This is one of a series of articles we are publishing from Eutopia Magazine – ideas for Europe. Eutopia sets out to create a place for European citizens to analyze the issues most relevant to their future by openly debating them with authoritative voices in each field.
New Rome, sovereign,
thriving in the middle of these boundless lands,
as if she has inherited the glory of Old Rome,
who would sack her one day?
Who can, who, coming where from
can pillage that other Rome
as they did this Rome?
Bilge Karasu, A Long Day’s Evening*
In order to understand and interpret cities, we classify them. Global city, smart city, creative city, and so on. By doing so, it is possible to group existing cities of the world into a limited number of categories by looking at some data or based on certain indicators.
Methodological convenience aside, it cannot be claimed that an approach based solely on classification and on grouping into conventional categories is more valid than discovering what is unique in cities and using what is different and original as material for a new analysis. At any rate, if such were the case, there would have been no need for all the studies that look at cities individually.
Something similar may be said of urban processes. Concepts such as gentrification, urban regeneration, and displacement are widely used in the literature, which leads them to take on connotations which become virtually universal and almost indisputable. Whereas, just as is the case with classification, it must be said that these concepts, which can be considered as a kind of stocktaking or as snapshots, inhibit an in-depth understanding of what is urban.
So much has been said about Istanbul, so many legends woven, articles written, songs composed... Is it possible to say something new about such a city?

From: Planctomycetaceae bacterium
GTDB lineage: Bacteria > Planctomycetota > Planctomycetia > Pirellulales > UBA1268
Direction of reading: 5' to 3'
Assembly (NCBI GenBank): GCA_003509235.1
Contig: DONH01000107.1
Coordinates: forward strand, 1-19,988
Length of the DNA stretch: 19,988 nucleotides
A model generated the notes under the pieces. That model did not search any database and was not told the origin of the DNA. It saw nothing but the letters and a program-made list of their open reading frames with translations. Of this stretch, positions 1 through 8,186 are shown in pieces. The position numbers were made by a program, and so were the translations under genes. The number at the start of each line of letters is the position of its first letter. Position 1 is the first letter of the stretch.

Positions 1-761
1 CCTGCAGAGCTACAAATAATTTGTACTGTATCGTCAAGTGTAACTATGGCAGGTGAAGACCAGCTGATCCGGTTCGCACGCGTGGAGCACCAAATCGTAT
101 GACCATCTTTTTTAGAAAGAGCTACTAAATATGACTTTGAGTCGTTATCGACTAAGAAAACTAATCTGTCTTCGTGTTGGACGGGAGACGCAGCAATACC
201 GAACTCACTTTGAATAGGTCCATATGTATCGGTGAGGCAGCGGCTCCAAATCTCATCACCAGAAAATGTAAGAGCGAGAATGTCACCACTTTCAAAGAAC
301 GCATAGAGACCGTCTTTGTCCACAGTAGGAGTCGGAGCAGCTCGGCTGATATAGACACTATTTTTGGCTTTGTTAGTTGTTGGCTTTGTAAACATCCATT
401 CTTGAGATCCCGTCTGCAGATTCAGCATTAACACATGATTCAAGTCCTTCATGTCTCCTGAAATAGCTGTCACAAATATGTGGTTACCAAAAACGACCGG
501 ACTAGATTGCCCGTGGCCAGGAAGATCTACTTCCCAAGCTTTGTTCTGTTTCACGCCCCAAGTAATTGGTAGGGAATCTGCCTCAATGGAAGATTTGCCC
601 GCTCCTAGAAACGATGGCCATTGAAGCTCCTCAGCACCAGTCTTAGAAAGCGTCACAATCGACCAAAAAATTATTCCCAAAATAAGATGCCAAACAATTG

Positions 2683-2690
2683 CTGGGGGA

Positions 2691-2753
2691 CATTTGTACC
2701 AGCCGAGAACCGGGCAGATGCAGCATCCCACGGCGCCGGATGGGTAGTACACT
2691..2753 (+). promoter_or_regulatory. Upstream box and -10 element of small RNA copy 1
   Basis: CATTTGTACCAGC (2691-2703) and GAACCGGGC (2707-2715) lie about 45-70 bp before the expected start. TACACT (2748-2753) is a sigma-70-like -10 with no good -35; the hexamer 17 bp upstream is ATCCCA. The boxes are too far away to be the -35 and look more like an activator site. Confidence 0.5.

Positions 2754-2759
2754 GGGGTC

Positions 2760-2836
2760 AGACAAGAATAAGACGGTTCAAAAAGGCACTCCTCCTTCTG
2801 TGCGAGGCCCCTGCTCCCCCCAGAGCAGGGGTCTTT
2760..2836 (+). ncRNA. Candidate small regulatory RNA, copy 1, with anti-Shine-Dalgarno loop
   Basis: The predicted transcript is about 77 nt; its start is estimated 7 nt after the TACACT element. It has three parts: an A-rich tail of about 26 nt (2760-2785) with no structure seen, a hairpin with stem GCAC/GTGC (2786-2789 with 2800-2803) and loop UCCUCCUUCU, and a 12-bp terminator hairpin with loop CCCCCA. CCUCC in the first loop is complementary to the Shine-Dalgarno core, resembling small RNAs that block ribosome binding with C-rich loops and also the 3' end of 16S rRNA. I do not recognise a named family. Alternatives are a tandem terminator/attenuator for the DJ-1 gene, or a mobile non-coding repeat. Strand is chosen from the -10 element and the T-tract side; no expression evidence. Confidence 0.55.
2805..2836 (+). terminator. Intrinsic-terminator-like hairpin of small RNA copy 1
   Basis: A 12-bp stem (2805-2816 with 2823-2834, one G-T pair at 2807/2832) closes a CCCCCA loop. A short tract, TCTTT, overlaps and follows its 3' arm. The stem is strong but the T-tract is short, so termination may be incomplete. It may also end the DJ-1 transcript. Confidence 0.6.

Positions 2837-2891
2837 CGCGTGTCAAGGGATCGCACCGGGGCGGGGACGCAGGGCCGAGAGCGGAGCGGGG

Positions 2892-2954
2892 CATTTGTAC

The names of cities are often like linear historical summaries. Moreover, cities also have titles or nicknames. These concepts/words, which reflect a projection and a wish for the future rather than expressing a situation, may sometimes serve as a clue. One of Istanbul’s nickname is 'der Saadet' (the abode of felicity). It is clearly evident that from the outset the city thought of itself as a eu-topia, a utopia of felicity. It is not easy to guess what prospects this word – which is not used much nowadays except by poets – holds for the present or the future.
Cities also have metaphors. The one most used for Istanbul is, no doubt, the metaphor of the bridge. This is due to its geography, to the fact that it is split into two, with Asia on one side and Europe on the other, by the presence of the Bosphorus, which flows right down its middle like a river more than a maritime strait. The city is perceived as a bridge between East and West, between two different cultural worlds. For now, let us be content with stating that this is a ‘slippery and light metaphor’, unable to hold anything or anyone on the bridge or to allow anything to settle.